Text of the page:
London: Prime Minister Theresa May was poised to win Britain’s snap election Friday but lose her parliamentary majority, according to a shock exit poll that plunged the country into uncertainty and cast doubt on who will govern as Brexit talks loom.
The pound fell sharply amid fears that the Conservative leader will be unable to form a government and could even be forced out of office, after a troubled campaign overshadowed by two terror attacks.
The exit poll published as voting closed late Thursday projected May’s party could fall from 330 to 314 seats, short of an overall majority in the 650-seat House of Commons.
The main opposition Labour party, led by leftist Jeremy Corbyn, was on course to increase its number of seats from 229 to 266, according to the joint exit poll by Sky, the BBC and ITV.
May is now facing questions over her judgment in calling the election three years early, risking further upheaval as Britain negotiates a complicated exit from the European Union, the first country to leave the bloc.
“It if turns out as the exit polls are suggesting then Theresa May is going to have no parliamentary majority or a tiny one,” said Professor Tony Travers of the London School of Economics.
“It is exactly the opposite of why she held the election and she then has to go and negotiate Brexit in that weakened position.”
Sterling fell nearly two percent against the dollar from the level a day ago at $1.2719, as investors questioned who was now going to control the Brexit process.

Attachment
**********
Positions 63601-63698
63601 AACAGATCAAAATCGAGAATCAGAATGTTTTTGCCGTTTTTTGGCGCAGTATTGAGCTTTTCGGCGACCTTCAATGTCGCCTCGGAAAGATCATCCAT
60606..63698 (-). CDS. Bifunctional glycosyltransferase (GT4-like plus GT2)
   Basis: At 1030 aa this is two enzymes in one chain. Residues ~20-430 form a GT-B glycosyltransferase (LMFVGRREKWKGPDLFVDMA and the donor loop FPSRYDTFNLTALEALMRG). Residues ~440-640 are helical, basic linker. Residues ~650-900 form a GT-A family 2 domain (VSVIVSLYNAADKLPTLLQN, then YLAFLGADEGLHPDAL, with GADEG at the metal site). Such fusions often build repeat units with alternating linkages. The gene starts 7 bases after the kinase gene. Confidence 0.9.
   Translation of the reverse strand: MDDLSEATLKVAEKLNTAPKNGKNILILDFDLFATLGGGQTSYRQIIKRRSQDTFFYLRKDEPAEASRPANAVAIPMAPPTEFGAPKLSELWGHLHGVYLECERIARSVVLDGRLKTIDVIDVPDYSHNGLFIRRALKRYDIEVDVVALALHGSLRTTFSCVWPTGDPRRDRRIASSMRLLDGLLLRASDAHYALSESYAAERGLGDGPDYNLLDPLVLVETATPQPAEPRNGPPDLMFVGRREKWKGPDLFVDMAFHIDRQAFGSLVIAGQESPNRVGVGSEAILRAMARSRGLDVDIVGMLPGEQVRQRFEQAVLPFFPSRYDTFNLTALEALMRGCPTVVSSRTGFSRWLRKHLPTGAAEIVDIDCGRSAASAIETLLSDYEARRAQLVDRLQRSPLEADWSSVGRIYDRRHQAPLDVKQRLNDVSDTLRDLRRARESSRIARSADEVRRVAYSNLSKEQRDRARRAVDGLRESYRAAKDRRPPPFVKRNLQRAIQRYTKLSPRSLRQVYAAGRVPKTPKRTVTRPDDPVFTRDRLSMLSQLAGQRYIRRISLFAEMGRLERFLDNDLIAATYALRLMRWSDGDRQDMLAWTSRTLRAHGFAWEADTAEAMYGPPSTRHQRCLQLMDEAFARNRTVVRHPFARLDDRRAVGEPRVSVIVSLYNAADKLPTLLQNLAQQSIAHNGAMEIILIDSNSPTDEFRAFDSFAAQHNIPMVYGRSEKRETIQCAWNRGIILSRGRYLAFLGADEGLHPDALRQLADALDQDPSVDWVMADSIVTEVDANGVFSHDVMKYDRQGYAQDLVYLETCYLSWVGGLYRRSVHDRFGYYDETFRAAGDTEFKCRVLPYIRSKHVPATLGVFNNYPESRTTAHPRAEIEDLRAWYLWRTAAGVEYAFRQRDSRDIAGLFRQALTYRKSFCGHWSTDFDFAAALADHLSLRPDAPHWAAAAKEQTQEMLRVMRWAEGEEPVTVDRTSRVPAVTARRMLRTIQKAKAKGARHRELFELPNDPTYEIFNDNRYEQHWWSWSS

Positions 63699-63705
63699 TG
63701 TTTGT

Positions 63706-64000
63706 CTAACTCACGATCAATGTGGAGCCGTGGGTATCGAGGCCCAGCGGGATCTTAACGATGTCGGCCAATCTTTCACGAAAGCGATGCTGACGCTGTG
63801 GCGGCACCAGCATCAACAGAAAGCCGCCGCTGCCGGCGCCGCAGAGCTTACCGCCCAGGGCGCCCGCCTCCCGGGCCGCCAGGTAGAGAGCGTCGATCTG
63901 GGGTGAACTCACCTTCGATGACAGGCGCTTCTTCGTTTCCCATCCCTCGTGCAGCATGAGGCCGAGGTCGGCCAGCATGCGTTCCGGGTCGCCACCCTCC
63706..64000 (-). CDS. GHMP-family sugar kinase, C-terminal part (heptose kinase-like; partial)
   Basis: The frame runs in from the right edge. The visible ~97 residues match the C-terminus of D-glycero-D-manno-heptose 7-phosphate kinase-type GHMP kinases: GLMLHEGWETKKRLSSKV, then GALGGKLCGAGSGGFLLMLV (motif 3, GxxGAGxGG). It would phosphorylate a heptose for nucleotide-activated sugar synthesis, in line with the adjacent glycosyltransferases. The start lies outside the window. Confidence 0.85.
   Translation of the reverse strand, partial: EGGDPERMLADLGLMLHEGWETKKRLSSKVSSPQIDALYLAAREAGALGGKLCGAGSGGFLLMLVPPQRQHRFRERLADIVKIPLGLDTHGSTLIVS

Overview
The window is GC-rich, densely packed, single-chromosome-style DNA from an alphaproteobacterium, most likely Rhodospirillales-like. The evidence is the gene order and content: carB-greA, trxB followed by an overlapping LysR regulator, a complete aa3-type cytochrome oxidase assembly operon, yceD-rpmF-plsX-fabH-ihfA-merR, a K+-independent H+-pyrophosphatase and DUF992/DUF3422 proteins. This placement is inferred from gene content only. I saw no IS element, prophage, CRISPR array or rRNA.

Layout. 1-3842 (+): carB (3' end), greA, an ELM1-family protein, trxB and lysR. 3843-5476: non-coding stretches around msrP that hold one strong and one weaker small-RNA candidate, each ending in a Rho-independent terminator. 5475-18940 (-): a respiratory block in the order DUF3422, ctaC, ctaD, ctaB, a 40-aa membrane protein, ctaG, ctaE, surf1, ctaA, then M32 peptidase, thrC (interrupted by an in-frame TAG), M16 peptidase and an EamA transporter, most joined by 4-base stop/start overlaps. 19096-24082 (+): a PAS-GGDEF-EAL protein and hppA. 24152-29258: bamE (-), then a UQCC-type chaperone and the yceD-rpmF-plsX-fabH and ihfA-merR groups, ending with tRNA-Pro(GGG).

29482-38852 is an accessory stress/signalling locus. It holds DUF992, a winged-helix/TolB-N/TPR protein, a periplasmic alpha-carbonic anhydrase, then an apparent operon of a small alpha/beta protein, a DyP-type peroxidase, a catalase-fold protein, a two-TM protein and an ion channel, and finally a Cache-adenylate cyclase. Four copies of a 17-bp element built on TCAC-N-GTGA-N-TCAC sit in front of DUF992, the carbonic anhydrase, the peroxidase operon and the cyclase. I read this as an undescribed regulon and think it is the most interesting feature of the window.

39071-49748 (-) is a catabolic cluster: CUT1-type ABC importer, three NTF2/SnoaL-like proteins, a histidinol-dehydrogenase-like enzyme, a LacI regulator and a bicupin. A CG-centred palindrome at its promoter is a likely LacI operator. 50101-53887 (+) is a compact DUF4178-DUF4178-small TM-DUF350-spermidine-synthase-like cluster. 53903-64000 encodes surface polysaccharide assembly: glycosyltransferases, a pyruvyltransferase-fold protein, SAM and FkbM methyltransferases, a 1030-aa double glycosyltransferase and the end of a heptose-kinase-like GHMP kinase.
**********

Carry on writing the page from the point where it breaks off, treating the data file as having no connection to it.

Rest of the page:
Early results suggest the UK Independence Party (UKIP), which won 12.5 percent of the vote two years ago and was a driving force behind the Brexit vote, could be almost wiped out.
Meanwhile the pro-European Liberal Democrats, who have campaigned for a second EU referendum, were projected to increase their number of seats from nine to 14.
In Scotland, where First Minister Nicola Sturgeon has called for independence to avoid a hard break with the EU, her Scottish National Party was tipped to lose up to 20 of its 54 seats.
“Britain on a knife edge” headlined the Daily Mail’s early edition Friday, while the Daily Mirror had a picture of May and the caption “Hanging by a thread”. The Sun splashed: “Mayhem.”
Pressure to resign
May, who took over after last year’s Brexit referendum, began the formal two-year process of leaving the EU on March 29.
Days later she called the election, urging voters to give her a stronger mandate to take Britain out of Europe’s single market in order to control immigration.
Officials in Brussels were hopeful the election would allow her to make compromises, but this now seems in question.
“A hung parliament is the worst outcome from a markets perspective as it creates another layer of uncertainty ahead of the Brexit negotiations and chips away at what is already a short timeline to secure a deal for Britain,” said Craig Erlam, senior market analyst at OANDA currency traders.
Despite campaigning against Brexit, Labour has accepted the result but promised to avoid a “hard Brexit”, focusing on maintaining economic ties with the bloc.
Barely a month ago, the centre-left party seemed doomed to lose the election, plagued by internal divisions over its direction under veteran socialist Corbyn.
But May’s botched announcement of a reform in funding for elderly care, a strong grassroots campaign by Corbyn and the terror attacks, which increased scrutiny of her time as interior minister, changed the game.